Persistency with NSKeyedArchiver

Discussion in 'iOS Development' started by Axis, Feb 20, 2010.

  1. Axis

    Axis Super Moderator Staff Member

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    When developing an application, there is a good chance you’ll want to have some sort of persistency (saving names, passwords, scores, etc.). NSUserDefaults provides a simple way to safely store that information. However, you may need a more robust solution. Your logical data abstraction should not have to conform to limits of the persistency mechanism; you need a solution that is flexible enough to archive all of your objects, not just strings, arrays, and dictionaries. That’s where NSKeyed(Un)Archiver comes in.

    Here’s the deal: we’re working on a project for athletic coach. He needs a solution for archiving/retrieving stats for his athletes. After discussion the specifications, we’ve broken down our abstraction.

    We have a ScoreCard class, that will hold an athlete’s best time, and an array of all his scores.

    We have an Athlete class, that contains athlete-specific information, and a ScoreCard instance.

    We have a Roster class, that contains some roster-specific information, along with an array of Athlete instances.

    Here’s the code for our simple classes:

    [objc]
    // ScoreCard.h
    #import <Foundation/Foundation.h>

    @interface ScoreCard : NSObject <NSCoding> {

    NSString *bestTime;
    NSMutableArray *allTimes;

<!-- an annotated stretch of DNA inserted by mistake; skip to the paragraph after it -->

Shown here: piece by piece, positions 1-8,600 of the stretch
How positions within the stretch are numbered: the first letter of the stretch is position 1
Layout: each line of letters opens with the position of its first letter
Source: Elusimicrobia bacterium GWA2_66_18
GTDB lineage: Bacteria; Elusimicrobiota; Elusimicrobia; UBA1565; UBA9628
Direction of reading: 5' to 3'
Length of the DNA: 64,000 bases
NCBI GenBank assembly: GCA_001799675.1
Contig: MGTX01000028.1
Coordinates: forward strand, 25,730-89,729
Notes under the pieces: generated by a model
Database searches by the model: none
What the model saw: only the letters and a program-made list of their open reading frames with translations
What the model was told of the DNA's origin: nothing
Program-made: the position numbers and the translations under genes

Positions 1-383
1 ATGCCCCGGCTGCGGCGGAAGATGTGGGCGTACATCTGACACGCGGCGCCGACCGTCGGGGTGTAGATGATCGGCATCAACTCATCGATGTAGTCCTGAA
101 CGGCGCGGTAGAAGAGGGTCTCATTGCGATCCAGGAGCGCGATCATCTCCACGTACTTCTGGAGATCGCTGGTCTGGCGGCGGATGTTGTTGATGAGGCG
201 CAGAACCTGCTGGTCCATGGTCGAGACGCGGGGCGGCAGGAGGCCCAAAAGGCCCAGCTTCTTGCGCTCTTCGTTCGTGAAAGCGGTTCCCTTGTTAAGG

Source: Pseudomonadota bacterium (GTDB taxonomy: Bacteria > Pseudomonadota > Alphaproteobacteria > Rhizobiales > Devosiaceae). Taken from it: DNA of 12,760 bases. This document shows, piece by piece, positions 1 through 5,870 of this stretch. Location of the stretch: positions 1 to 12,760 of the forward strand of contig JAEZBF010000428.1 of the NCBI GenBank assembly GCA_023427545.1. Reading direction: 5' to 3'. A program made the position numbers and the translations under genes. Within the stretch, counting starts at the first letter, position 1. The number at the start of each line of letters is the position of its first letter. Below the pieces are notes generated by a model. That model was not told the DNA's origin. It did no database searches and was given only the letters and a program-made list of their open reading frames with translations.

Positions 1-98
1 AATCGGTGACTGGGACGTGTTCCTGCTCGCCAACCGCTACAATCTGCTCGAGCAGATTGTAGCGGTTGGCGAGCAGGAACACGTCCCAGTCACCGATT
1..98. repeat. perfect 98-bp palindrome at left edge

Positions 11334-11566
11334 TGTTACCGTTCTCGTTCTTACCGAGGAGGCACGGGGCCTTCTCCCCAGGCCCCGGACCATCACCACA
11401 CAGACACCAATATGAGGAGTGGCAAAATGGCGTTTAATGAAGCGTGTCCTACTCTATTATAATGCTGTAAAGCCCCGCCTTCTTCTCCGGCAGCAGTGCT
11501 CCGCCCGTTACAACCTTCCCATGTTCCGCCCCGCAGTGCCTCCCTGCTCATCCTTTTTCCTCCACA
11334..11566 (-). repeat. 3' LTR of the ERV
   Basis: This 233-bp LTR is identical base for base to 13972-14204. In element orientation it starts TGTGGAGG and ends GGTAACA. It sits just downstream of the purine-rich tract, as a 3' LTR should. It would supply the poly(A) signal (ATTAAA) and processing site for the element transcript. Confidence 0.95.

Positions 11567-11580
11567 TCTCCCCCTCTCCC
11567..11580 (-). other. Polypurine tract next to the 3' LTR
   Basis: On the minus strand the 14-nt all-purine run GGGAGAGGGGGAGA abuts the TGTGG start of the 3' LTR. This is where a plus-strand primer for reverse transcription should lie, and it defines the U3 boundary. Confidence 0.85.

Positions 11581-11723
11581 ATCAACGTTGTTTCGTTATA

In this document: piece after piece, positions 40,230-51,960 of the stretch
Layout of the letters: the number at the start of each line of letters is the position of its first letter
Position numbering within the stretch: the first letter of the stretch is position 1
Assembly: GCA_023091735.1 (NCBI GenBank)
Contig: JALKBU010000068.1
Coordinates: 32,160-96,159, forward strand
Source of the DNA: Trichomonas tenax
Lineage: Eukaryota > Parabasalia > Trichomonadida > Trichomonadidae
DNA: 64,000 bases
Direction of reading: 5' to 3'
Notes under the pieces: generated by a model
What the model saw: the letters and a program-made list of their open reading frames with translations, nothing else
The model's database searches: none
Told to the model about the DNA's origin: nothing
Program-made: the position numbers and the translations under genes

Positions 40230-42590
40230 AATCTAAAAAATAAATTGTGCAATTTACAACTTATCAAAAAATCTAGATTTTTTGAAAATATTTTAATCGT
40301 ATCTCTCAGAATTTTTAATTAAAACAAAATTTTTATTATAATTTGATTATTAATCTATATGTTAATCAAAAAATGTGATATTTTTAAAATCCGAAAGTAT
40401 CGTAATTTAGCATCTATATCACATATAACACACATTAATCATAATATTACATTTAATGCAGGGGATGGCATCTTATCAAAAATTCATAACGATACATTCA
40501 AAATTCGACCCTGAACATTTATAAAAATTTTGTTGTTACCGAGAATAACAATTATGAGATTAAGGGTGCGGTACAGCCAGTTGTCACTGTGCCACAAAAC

}

    @property (copy) NSString *bestTime;
    @property (copy) NSMutableArray *allTimes;

    // other methods not relevant to this tutorial go here

    @end

    @implementation ScoreCard

    @synthesize bestTime, allTimes;

    - (id)init {

    if (self = [super init]) {

    bestTime = [[NSString alloc] init];
    allTimes = [[NSMutableArray alloc] init];

    }

    return self;

    }

    - (id)initWithCoder

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    NSCoder *)aDecoder {

    if (self = [super init]) {

    bestTime = [[aDecoder decodeObjectForKey

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    "bestTime"] retain];
    allTimes = [[aDecoder decodeObjectForKey

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    "allTimes"] retain];

    }

    return self;

    }

    - (void)encodeWithCoder

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    NSCoder *)aCoder {

    [aCoder encodeObject:bestTime forKey

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    "bestTime"];
    [aCoder encodeObject:allTimes forKey

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    "allTimes"];

    }

    - (void)dealloc {

    [bestTime release];
    [allTimes release];
    [super dealloc];

    }

    @end
    [/objc]

    Our class is conforms to the NSCoding protocol, which declares two method—initWithCoder: / encodeWithCoder:—which we have implemented.

    The ScoreCard object must ensure that its instance variables are encoded when it is to be encoded. As you can see, when our ScoreCard objects handle that in [encodeWithCoder:]

    Also present is the [initWithCoder:] method. Here, ScoreCard objects initialize their instance variables according to the information in the passed NSCoder argument.

    This is an elegant solution; we don't have to concern ourselves with the actual encoding/decoding process, and ScoreCard objects and their instance variables can be treated as regular objects.

    You may have some questions as to when these encode/decode methods are invoked. Just look at the following code for the rest of our objects, and it will be clear.

    [objc]
    // Athlete.h
    #import <Foundation/Foundation.h>

    @interface Athlete : NSObject <NSCoding> {

    NSString *name;
    NSString *bio;
    NSString *phoneNumber;
    ScoreCard *scoreCard;
    BOOL eligible;

    }

    @property (copy) NSString *name, *bio, *phoneNumber;
    @property (retain) ScoreCard *scoreCard;
    @property (getter=isEligible) BOOL eligible;

    - (void)print;

    @end


    @implementation Athlete

    @synthesize name, bio, phoneNumber, scoreCard, eligible;